Criticisms aside, the new Chelsea Barneys succeeds in filling a void that was left when its was shuttered on the same spot about a decade and a half ago. Once again Chelsea has a premier fashion shopping destination that can serve as an anchor for the surrounding blocks which, surprisingly, haven't changed a great deal. Despite the fact that Barneys has so little regard for the original store that once stood there that it completely redesigned the facade which had been pretty much untouched, the store still manages to recapture the feeling of being in a special, off-the-beaten-path establishment far removed from the bustle of midtown luxury shopping. Though it is sure to attract its share of tourists, it feels again like a unique, luxurious neighborhood emporium that could only exist in New York. That's no small feat, and it should be enough to make it thrive again —perhaps enough to expand back into the available corner building on 17th street that completed the original men's store and allow it to present a full representation of the Barneys concept.
Barneys New York Downtown 101 Seventh Avenue at 16th Street, Chelsea
The long awaited unveiling of the new Barneys Chelsea Flagship in its erstwhile men's store location is only days away.
Over the weekend, The Shophound happened to pass by and see the scaffolding covering the new storefront being taken down. As we reported earlier, the exterior of the store (pictured above) has been completely redesigned from the previous entrance to the old men's store that Loehmann's maintained while it inhabited the building. In its place is sleek plate glass, slabs of marble and, most notably, a lengthy steel awning that wraps around the 16th Street corner of the building (pictured below). Those plate glass windows appear to reveal a view directly into the store, so don't look for those famous display window to make a comeback on Seventh Avenue, but the store's logo has been embedded into the sidewalk just in front to the windows for a feeling of permanence (pictured below).
Opening day is expected to be sometime around this weekend to coincide with Women's Fashion Week beginning on Thursday. A look at the second and third story windows revealed racks of clothing waiting to be placed in their departments, so store staff is probably busy stocking the shelves at this very moment. Barneys' Spring advertising campaign entitled "Our Town" and photographed again by Bruce Weber pays tribute to New York's incomparable nightlife characters and features non-professional models in a reference of sorts to the store's more bohemian roots downtown. See a video of the campaign after the jump, and stay tuned for more opening news in the coming days.
WWD is reporting that the official opening date for Barneys in Chelsea will be Monday February 15th. A "Friends and Family" preview will be held the day before on Sunday the 14th, though we don't really know if this means it's a strictly restricted VIP preview or simply a soft opening. Either way, you can start your countdown now.
A fawning PR piece by David Kamp in next month's Vanity Fair has appeared online and revealed several details about the Barneys New York store returning to part of its previous home in Chelsea. Most importantly, the store is set to open sometime in February with an inaugural event recreating the "Decorated Denim" auction, one of the first major celebrity driven AIDS benefits staged in 1986 to celebrate the opening of the new Women's store around the corner on 17th Street. It featured Levi's Denim Jackets decorated by artists and designers like Jean Michel Basquiat, Keith Haring, Andy Warhol, Paloma Picasso and Jean-Paul Gaultier modeled by Nell Campbell, Peter Allen, Andie MacDowell, Susan Sarandon, Iman and an up-and-coming singer named Madonna. The new version has been upgraded to motorcycle jackets decorated by artists such as Ugo Rondinone, Kim Gordon, Anicka Yi, Lisa Yuskavage, and Glenn Ligon with proceeds benefiting the non-profit art space White Columns as well as The Center, the West Village's LGBT Community Center on West 13th Street.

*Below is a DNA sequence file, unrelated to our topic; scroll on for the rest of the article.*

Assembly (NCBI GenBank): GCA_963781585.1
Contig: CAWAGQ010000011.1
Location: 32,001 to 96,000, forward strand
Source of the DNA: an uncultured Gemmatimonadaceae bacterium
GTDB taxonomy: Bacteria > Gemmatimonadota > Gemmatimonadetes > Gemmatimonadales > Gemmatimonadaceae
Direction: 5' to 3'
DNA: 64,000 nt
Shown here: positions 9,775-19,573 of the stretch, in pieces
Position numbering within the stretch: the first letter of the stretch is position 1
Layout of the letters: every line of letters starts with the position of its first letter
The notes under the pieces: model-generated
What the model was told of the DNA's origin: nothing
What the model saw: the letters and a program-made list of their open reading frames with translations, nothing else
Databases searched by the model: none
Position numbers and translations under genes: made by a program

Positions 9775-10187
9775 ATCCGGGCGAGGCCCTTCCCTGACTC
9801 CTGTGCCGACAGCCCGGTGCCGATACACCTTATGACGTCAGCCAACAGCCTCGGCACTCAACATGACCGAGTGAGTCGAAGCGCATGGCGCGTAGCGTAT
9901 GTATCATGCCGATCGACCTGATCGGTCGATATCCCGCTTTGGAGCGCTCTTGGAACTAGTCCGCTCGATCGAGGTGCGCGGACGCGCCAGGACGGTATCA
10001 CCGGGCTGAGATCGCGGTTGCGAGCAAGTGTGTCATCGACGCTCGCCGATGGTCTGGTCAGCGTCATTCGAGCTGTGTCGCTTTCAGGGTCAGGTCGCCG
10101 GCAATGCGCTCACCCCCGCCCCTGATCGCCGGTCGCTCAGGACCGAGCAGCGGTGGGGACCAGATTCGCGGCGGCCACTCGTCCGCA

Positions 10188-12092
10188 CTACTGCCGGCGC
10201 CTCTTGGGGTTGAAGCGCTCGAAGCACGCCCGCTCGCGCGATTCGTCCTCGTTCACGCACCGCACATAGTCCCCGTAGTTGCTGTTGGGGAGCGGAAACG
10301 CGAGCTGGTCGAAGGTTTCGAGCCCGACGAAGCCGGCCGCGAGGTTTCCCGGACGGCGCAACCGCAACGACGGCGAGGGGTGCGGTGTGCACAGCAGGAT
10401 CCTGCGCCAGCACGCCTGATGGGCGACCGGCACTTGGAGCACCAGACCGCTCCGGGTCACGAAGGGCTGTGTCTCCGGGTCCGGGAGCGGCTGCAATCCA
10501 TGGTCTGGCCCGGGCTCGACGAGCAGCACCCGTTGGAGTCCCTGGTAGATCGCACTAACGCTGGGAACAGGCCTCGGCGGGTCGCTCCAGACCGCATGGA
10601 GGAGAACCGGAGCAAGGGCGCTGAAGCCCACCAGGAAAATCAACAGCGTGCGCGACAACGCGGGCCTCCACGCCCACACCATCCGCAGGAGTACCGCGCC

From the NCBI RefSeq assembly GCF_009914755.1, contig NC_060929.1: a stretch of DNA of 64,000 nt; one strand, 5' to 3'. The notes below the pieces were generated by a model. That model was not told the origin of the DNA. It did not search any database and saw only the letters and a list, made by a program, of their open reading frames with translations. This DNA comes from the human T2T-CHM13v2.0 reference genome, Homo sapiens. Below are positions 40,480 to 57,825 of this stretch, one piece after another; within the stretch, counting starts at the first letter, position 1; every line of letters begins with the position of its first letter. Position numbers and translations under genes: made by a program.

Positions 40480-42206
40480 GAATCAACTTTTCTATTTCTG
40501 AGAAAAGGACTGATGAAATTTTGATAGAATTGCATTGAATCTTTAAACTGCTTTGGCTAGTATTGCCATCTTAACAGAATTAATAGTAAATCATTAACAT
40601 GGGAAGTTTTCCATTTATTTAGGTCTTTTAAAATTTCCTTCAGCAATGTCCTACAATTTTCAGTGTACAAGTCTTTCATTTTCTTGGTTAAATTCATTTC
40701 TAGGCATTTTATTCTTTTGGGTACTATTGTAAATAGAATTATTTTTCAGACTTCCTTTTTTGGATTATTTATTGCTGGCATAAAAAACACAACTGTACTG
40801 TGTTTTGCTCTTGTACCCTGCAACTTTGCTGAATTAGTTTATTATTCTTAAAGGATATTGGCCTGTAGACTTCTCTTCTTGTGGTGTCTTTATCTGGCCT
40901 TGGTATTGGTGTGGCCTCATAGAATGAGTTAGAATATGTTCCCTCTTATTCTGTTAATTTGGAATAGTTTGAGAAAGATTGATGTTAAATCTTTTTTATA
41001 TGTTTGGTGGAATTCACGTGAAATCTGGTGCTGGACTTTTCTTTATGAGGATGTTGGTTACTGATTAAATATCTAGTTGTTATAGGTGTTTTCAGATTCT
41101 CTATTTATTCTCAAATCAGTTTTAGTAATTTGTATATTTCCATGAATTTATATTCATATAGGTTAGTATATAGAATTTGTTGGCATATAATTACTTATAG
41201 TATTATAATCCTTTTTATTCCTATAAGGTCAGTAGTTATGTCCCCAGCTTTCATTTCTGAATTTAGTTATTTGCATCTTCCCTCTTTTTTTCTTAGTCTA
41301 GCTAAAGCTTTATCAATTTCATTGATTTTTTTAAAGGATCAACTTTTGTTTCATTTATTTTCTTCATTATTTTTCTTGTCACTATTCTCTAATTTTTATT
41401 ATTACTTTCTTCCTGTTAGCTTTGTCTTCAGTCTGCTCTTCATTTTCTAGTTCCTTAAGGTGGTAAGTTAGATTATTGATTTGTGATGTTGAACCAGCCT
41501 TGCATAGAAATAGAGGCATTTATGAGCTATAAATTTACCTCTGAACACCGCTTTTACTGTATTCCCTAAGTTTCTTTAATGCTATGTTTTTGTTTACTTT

Possibly, the event will have celebrities descending the new spiral staircase that is being constructed to connect all five shopping levels of the re-imagined store much as they did the original one that still exists in the Rubin Museum of Art inside the former Barneys women's store. An abstract rendering by architect Steven Harris (pictured below) shows a finished version of the main floor shown in the recent photo above. Apparently, the store will have a new design scheme different from the stark marble, steel and glass that current management installed on the main floor of the Madison Avenue flagship. Beyond the rendering, fewer details are available regarding the store's look, but the article does reveal its merchandising scheme which includes Personal Shopping suites on the fourth floor, a men's department and a "younger" edition of the Fred's restaurant on three, Women's apparel on two, Accessories for both men and women on the main floor and, as on Madison Avenue, cosmetics as the staircase's final destination on the lower level including an outpost of the Blind Barber joining its locations in the East Village and Williamsburg. Chelsea nostalgists will not find too much to directly recall the previous Barneys store on the site which comprises only what was once the traditional half of the original men's store. Certainly, that store's exhaustive men's suit department which once covered multiple floors will not be found re-created there, and it's unclear whether or not there will be a tailored clothing offering in the store at all. It is likely to be skewed toward more advanced "downtown" fashion, and the opening will launch with exclusive collections by Alexander Wang, Proenza Schouler, Vêtements and Adidas Y-3 by Yohji Yamamoto created just for the store. Even the familiar canvas awnings will be replaced with what is described as a sculptural stainless steel canopy on the building's redesigned façade. Windows will not be devoted to Simon Doonan's fanciful displays. He has long since been relegated to an "Ambassador" role. Instead, they will feature portraits photographed on New York City streets by Bruce Weber. Regardless of how one feels how the store has been updated as “a modern Barneys for a modern downtown New York,” in the words of CEO Mark Lee, the anticipation for the new store has been extreme, Now, it will only be a few more weeks until we can see it for ourselves.